PLOTTING THE STARS BOOK 2: SEAGARDEN
REVOLUTION IS WATERED WITH SWEAT AND TEARS.
Forced to hide her new-found magic or risk imprisonment or worse, Myra enrolls in an interplanetary academy exchange program to dig up more about the government’s many conspiracies, but instead uproots even darker secrets that could drown everything she’s grown to trust. The second book in the searing STEAM-inspired Plotting the Stars middle grade series perfect for fans of The City of Ember and Divergent.
As Myra Hodger begins her second year at the elite Scientific Lunar Academy of Magic, she should be happy. Her days of faking Number Whisperer magic are over, and she has friends she can trust with the secret of her Botan abilities. But that doesn’t mean she’s through pretending to be someone she’s not. Mourning Bernie and the incredible Moongarden they cultivated together, she feels like she’s losing herself just when she found the thing that made her feel whole. She’s given a seed of hope when she runs into a teen Rep in the hallway who looks eerily familiar. But irritable Bernard, controlled by his Rep implant, is nothing like her beloved Bernie.
With the continuing interplanetary food crisis conspiracy, an anonymous tip about a community of free Reps who might be able to help save Bernard, and the hunt for more information about what really happened to the banished Botans, all routes seem to point to Venus, and an exchange program with the Vesuvian Academy of Magical Arts might provide Myra and her friends the cover they need to unearth the answers they seek.
Or it might widen the cracks already forming among them, releasing a flood of consequences that could wash away all they’ve worked so hard to grow.
The second book in the Plotting the Stars series, Seagarden blossoms with unexpected twists and heartbreaking revelations, underpinned by climate change warnings and a determination to fight against the status quo.
PLOTTING THE STARS BOOK 1: MOONGARDEN
The Secret Garden meets The City of Ember. Failed climate change policy, an intergalactic conspiracy, and the magical, unlikely heroine who could unearth it all. An explosive STEAM-inspired series starter perfect for young change makers.
Centuries ago, Earth’s plants turned deadly, and humanity took to space to cultivate new homes. Myra Hodger is in her first year at an elite school on the Moon, and she’s crumbling under the pressure. She doesn’t fit in and, worse, the tattoos that signal her Number Whisperer magic aren’t developing. In her heart, she knows she doesn’t have a Creer, and soon everyone else will, too.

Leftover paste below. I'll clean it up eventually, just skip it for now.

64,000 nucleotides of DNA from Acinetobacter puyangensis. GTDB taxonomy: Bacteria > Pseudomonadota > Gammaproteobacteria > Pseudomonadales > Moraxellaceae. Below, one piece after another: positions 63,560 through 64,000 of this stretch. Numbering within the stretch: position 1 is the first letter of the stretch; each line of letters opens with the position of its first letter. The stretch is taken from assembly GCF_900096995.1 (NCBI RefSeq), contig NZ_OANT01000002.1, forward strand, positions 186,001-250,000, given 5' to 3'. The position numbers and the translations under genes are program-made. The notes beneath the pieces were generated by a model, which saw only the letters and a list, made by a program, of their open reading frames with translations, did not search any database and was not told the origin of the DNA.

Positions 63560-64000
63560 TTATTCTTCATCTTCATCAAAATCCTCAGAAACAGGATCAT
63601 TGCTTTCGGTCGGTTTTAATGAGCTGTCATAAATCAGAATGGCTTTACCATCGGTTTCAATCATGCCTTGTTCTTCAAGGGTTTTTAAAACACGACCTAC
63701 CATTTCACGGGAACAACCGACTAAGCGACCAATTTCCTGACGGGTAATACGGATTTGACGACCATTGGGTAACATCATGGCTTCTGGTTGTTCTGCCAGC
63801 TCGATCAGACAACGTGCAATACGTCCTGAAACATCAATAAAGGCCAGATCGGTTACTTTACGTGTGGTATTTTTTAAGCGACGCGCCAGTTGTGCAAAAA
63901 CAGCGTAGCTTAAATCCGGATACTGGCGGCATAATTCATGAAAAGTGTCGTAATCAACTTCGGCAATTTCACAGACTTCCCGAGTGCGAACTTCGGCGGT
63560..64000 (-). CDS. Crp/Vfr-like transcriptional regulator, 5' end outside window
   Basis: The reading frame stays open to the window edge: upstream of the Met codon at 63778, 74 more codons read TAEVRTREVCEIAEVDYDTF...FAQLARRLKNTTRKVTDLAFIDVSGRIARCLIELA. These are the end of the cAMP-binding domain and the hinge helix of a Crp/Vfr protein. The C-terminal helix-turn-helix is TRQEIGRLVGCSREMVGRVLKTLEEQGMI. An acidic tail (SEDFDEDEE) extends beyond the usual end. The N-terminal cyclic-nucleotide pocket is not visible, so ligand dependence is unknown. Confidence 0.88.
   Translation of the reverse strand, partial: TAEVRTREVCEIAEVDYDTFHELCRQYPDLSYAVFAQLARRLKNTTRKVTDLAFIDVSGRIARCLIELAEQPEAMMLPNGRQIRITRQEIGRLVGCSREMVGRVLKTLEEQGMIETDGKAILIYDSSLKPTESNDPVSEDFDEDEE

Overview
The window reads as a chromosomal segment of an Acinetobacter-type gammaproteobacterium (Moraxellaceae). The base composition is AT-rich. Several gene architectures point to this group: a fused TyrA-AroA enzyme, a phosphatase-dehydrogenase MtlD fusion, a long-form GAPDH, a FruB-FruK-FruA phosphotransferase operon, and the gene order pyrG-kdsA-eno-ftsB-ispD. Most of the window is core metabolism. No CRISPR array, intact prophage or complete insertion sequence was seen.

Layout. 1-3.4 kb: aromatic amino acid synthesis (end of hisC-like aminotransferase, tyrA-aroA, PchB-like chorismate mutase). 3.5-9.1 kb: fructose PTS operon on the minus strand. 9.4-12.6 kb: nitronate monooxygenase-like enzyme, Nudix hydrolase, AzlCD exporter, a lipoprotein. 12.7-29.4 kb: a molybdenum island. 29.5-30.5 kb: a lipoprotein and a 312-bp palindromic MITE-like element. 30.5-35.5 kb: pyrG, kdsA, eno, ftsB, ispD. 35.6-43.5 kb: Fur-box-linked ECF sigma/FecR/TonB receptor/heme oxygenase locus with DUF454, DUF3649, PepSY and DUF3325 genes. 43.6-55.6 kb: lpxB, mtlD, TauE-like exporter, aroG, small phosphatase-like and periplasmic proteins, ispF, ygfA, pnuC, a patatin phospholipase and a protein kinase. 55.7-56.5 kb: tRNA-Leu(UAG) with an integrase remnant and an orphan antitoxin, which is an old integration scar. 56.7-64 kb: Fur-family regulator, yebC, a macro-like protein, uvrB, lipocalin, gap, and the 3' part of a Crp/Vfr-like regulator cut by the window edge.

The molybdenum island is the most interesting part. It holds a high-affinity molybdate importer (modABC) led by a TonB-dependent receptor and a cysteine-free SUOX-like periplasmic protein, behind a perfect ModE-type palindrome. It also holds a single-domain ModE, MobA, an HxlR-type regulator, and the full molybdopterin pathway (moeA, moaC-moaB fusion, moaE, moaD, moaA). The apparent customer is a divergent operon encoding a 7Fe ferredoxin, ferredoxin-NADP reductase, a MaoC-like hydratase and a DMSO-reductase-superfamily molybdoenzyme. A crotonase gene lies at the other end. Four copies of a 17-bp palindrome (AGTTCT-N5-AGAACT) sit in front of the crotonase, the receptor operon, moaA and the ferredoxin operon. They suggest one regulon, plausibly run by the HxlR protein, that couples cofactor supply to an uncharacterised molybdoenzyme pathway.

Wandering the halls while cutting class, she discovers a secret lab hidden behind one of the unused classrooms and, beyond that, a secret garden overflowing with plants. Dangerous toxic plants.
As she learns more about the garden, Myra begins to wonder if she does have a Creer after all—one that died out when the Earth did. One that could help solve the food shortages the government doesn’t want anyone to know about.
Re-envisioning The Secret Garden for a new generation, Moongarden weaves together STEAM themes and intense social pressures in a stunning series starter, and introduces a dynamic heroine who might just grow a revolution.
"The storytelling is immersive and engrossing, touching on environmental issues, class structure and prejudice, and the struggle to find one’s truest self. Readers will be eager for the next installment in this marvelous, magical universe."
—Booklist, starred review
"Moongarden blooms with heart and adventure. A stellar update of The Secret Garden, woven with a little science-fiction, a lot of magic, a vibrant heroine, and a plucky robot sidekick to rival R2D2." —Victoria Aveyard, New York Times bestselling author
"Debut author Barry smoothly incorporates contemporary—and perhaps perennial—issues of elite education, pressure to succeed, corporate corruption, class divides, systemic prejudice, and environmental depredation while delivering a boarding school story in a believable off-world setting. Nicely realized, intriguingly complex, and well set up for sequels." —Kirkus Reviews